An Invention or a Discovery?
Human genes have been called unpatentable and anti-competitive. Everyone from the ACLU to patients who demand cheaper tests are weighing in on the debate. The controversy was complicated last week’s by the U.S. district court’s decision against Myriad Genetics, whose popular but costly diagnostic tests have until now been protected under patent law.
Those who do not believe that products which derive from human genes are patentable argue that (a) no one should own something that occurs in nature, (b) patents impede science and patient care, and (c) gene patents are too important and profitable to have one company own them. Synthesizing genes in the lab, they reason, is not something that any one company or individual can or should own.
The “monopoly” arguments have been heard before, with Edison and Bell, among others. Many feared that Edison would control electricity.
Watching Morley Safer’s on CBS’ 60 Minutes on Sunday night viewers were led to conclude that owning the process for identifying and manipulating genes is unethical if not illegal. In a predictable “60 Minutes” report the show gave a platform to the ACLU and women with family history of breast cancer who require the $3,200 tests to help them make life decisions.
30 Seconds on 60 Minutes
It is interesting that Morley left out of the discussion the most important component: the health insurance providers who may not be reimbursing sufficiently for the tests.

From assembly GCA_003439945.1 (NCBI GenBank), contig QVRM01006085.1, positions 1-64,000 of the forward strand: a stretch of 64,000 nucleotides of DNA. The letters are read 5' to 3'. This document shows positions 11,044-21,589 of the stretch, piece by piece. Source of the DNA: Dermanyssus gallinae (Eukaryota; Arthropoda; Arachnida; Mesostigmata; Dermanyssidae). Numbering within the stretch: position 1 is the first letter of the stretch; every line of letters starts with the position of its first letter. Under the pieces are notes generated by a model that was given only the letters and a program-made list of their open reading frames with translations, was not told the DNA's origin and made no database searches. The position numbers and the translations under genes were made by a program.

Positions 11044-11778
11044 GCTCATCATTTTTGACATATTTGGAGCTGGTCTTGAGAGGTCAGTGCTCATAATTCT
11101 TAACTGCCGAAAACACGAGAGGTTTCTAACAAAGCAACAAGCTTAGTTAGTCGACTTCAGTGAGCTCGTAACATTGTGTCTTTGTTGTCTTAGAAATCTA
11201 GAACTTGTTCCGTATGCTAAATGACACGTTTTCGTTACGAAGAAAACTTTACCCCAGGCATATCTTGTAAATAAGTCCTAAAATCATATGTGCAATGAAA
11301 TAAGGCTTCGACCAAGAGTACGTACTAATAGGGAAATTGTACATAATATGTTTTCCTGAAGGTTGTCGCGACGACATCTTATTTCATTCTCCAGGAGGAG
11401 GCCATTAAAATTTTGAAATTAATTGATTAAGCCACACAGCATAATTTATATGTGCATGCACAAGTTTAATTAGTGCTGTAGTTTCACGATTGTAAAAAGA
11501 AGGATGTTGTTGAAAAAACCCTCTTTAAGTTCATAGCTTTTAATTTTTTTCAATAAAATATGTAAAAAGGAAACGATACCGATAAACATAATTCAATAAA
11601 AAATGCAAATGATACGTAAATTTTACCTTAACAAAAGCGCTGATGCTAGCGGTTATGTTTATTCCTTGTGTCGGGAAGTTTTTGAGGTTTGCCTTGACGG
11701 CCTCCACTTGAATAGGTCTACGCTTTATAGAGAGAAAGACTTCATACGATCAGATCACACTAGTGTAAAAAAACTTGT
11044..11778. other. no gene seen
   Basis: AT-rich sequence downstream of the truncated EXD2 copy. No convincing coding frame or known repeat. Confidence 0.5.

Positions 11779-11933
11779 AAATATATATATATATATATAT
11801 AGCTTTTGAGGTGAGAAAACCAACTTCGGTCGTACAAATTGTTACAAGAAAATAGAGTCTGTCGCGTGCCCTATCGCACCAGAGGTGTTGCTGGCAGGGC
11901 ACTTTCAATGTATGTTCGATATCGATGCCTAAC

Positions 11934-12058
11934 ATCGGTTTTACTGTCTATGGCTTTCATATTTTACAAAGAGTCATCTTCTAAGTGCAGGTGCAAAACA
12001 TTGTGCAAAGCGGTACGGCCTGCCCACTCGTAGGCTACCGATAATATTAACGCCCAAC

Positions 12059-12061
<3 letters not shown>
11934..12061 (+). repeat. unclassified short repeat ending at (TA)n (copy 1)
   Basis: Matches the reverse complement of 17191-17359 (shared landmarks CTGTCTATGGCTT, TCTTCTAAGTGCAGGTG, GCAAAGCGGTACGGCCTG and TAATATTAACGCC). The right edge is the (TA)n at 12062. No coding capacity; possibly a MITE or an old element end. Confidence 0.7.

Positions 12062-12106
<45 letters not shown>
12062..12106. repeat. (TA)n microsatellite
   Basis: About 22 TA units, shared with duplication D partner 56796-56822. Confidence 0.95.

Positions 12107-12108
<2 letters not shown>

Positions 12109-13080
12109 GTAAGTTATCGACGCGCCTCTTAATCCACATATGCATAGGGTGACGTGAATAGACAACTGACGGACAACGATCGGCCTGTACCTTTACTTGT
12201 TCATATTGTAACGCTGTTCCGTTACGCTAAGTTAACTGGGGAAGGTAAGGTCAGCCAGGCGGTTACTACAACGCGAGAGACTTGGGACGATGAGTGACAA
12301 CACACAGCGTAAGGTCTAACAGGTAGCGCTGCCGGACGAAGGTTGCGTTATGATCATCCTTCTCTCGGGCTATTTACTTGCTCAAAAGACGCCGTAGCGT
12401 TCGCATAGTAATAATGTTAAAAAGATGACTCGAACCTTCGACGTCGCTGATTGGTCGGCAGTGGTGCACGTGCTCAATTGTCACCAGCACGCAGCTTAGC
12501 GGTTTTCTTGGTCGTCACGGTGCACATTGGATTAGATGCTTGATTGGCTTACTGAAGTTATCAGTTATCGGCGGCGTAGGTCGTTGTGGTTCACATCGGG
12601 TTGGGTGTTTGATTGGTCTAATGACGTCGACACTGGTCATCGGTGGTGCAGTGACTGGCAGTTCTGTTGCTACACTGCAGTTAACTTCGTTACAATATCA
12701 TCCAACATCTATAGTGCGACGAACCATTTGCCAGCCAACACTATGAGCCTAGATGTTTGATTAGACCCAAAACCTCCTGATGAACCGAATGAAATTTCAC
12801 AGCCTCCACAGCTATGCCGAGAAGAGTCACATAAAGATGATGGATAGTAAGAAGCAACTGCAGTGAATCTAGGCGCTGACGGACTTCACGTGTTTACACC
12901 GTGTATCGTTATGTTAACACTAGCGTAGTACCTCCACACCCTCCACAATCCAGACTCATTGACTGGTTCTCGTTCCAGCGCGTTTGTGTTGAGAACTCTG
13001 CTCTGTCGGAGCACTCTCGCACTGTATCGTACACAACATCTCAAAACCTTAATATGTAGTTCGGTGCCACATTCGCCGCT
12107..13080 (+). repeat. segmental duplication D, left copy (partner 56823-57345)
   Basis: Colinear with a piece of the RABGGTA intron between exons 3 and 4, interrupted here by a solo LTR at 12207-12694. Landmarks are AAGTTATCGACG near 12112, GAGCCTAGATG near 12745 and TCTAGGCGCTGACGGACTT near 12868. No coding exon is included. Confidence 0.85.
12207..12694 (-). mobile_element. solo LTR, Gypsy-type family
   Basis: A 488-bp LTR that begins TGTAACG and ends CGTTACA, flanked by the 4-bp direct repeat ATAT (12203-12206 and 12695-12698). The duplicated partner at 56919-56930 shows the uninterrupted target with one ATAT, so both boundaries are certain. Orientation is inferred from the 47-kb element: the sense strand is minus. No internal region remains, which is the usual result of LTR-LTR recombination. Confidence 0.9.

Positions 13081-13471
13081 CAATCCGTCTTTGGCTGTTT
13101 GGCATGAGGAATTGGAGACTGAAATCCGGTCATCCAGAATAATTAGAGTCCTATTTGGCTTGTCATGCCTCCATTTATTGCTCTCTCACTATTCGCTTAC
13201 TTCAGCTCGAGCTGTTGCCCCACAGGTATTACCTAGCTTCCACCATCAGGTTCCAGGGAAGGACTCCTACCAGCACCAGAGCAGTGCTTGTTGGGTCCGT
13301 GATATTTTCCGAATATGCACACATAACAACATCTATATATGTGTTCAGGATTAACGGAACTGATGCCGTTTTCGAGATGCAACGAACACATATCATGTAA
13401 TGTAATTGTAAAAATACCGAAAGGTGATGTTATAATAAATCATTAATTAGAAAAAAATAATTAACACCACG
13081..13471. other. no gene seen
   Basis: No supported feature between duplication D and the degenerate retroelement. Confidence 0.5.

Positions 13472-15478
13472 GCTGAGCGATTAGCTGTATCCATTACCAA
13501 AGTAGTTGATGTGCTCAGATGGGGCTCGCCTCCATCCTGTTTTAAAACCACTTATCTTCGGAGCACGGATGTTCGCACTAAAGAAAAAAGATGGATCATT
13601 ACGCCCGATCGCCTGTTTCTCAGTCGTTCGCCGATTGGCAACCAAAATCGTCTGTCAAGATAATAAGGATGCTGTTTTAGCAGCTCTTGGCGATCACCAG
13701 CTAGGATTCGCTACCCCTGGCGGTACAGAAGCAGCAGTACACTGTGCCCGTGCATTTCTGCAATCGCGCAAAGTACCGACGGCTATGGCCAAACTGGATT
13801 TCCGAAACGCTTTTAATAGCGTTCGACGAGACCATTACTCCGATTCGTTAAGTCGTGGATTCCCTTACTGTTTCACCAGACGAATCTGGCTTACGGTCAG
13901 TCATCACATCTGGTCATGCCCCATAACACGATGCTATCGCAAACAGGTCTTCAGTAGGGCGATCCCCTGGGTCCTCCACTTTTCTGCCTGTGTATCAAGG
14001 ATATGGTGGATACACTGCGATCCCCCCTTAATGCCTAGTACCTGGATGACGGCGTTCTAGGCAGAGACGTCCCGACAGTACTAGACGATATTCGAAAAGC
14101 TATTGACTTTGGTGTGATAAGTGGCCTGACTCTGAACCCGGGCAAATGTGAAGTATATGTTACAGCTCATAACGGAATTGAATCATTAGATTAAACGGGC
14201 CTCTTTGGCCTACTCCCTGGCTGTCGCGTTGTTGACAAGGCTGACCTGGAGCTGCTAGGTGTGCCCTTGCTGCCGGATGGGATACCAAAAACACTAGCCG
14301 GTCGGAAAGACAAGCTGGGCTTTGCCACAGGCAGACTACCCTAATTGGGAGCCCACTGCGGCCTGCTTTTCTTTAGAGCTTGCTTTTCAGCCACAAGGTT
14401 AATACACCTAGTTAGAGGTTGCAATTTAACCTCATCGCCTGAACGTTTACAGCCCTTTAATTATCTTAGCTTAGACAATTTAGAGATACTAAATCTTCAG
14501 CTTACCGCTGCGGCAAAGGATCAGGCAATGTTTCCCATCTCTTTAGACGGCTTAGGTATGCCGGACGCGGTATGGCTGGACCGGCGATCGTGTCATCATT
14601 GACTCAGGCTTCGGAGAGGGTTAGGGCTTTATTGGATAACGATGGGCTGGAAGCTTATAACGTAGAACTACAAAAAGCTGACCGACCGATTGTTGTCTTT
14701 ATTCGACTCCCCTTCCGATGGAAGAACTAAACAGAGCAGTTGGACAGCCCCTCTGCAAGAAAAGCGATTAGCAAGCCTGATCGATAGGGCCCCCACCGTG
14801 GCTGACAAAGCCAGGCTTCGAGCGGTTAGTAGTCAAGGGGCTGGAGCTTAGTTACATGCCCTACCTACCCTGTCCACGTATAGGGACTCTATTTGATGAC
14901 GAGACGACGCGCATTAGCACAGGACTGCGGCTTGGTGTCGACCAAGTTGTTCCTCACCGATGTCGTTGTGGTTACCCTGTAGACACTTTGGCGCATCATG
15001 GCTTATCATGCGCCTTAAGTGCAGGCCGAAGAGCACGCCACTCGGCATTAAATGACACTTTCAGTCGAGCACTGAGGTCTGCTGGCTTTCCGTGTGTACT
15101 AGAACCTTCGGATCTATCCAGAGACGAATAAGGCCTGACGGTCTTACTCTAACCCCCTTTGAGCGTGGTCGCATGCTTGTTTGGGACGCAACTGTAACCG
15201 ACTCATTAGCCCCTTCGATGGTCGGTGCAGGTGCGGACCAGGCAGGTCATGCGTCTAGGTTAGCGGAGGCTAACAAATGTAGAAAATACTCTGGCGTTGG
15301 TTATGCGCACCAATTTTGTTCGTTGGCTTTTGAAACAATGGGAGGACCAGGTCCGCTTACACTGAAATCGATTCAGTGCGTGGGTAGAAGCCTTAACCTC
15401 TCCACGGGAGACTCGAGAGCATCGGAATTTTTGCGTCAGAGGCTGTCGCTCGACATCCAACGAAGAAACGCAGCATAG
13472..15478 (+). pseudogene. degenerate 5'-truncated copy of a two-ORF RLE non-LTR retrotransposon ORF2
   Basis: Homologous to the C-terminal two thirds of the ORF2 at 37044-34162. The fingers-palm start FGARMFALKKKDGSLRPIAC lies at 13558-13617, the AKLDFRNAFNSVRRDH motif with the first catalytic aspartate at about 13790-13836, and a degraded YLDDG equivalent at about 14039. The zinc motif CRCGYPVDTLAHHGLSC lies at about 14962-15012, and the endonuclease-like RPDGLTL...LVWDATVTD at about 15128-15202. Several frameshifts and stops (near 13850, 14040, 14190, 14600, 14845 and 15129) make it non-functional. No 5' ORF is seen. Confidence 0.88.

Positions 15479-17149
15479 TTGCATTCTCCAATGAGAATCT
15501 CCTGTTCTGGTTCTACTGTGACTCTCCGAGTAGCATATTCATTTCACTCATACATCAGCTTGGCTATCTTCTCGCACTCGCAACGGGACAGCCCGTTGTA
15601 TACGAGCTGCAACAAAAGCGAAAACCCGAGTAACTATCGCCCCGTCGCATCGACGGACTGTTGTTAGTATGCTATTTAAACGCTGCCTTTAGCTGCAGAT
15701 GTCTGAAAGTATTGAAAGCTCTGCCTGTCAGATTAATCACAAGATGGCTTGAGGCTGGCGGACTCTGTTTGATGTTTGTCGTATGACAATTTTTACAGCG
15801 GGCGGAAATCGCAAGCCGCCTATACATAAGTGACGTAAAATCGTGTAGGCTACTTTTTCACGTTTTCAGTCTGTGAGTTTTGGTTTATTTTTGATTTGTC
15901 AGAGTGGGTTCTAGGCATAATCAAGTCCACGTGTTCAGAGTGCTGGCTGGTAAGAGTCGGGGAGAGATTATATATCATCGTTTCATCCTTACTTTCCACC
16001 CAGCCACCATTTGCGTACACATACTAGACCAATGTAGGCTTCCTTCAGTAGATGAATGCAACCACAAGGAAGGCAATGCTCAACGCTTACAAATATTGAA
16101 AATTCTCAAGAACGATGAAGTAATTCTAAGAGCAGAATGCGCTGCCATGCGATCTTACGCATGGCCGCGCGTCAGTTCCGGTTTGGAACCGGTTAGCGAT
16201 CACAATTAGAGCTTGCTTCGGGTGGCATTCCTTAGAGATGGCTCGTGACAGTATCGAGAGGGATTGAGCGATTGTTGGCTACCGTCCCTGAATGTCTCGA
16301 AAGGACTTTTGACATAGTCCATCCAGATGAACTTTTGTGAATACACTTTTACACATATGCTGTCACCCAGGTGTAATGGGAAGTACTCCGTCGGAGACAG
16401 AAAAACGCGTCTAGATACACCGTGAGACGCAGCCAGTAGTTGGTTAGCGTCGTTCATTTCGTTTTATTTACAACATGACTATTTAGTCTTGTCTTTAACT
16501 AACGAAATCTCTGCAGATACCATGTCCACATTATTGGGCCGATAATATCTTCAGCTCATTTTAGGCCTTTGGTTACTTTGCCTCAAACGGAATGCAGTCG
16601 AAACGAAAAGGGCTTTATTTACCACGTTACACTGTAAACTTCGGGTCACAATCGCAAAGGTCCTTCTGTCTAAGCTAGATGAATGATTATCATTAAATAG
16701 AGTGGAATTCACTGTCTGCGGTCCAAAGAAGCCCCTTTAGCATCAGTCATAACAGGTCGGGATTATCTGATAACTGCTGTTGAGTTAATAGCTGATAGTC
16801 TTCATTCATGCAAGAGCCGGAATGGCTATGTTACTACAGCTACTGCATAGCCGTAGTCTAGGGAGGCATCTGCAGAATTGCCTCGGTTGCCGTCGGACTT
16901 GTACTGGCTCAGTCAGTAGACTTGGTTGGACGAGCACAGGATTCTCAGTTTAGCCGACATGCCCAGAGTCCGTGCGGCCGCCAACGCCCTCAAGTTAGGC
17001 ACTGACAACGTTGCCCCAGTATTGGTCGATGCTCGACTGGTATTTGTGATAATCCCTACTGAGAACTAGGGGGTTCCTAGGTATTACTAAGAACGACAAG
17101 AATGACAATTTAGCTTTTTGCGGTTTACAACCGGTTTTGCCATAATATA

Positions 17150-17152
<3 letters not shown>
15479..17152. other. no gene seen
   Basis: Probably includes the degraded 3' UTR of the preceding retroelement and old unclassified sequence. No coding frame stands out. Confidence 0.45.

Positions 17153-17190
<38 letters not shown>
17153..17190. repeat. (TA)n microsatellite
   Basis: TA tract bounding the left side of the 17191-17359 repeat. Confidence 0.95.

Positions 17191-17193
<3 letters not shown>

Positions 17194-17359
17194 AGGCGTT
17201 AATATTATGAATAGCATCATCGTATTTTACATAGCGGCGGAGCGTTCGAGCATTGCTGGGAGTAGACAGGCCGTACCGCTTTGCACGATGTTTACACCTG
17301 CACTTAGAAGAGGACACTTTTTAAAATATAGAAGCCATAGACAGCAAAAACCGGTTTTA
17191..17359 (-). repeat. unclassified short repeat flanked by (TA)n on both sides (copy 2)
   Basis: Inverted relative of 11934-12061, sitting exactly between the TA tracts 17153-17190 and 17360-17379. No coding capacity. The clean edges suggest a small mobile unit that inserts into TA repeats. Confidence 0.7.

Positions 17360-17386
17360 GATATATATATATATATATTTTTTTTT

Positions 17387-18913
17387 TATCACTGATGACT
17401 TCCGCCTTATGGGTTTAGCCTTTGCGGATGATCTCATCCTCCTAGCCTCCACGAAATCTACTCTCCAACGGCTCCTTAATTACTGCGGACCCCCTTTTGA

A lone dissenting voice on the 60 Minutes report was Kevin Noonan, a molecular biologist and patent attorney whose Patent Docs blog has done a good job familiarizing the legal and medical communities with the issues. Noonan is well aware of the need for government and the courts to continue to provide entrepreneurs and investors the incentive that a limited period of exclusivity does.
More balanced reporting than 60 Minutes’ (tic-tic-tic) can be found in “Gene Patents Shot Down in Court” on by Brandon Nafziger on Dot Med News. One of Nafziger’s sources suggested that gene patents do not impede innovation but facilitate it.
The anti gene patent proponents may be well-intended, but they are starting to sound like the antiretroviral/HIV drug mob. Compulsory licensing and competitive pricing may sound fair, at first, especially when the cost of an invention or discovery that can benefit large numbers of people makes it less accessible. But it is dangerous to confuse an economic issue with a legal one.
Compulsory licensing can only take innovation so far. If NIH, Pasteur Institute, and research hospitals and universities could solve medical problems and provide therapies without the assistance of business they would. However, it is not that easy. It’s easy to demand access to therapeutic tests and other inventions once they actually work and are well-established in the market.
Should the individual or business that identifies a gene have the right to charge a toll to all others who want to manipulate it for invention? Without the incentive of patent ownership would researchers have had the impetus or capital to have identified a large portion of the human genome in the first place?
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There are no easy answers here. However, price-setting of the important discoveries/inventions once they are on their way to becoming a success is not necessarily best decided by a popular vote.
No one wants to deny patients the tests or therapies they require, but the court’s should not confuse economic or health insurance issues with those of invention and ownership.
What do you think?
What I find interesting about the opinion is its heavy reliance on ancient pre-1952 case law (that notably pre-dated the discovery of DNA) and the mysterious footnote 51 on page 123, that states that the opinion appears limited to the case of “patentability of isolated DNA.”
Why is NO the necessary answer to this?:
Without the incentive of patent ownership would researchers have had the impetus or capital to have identified a large portion of the human genome in the first place?
I understand that there was a public project from the beginning.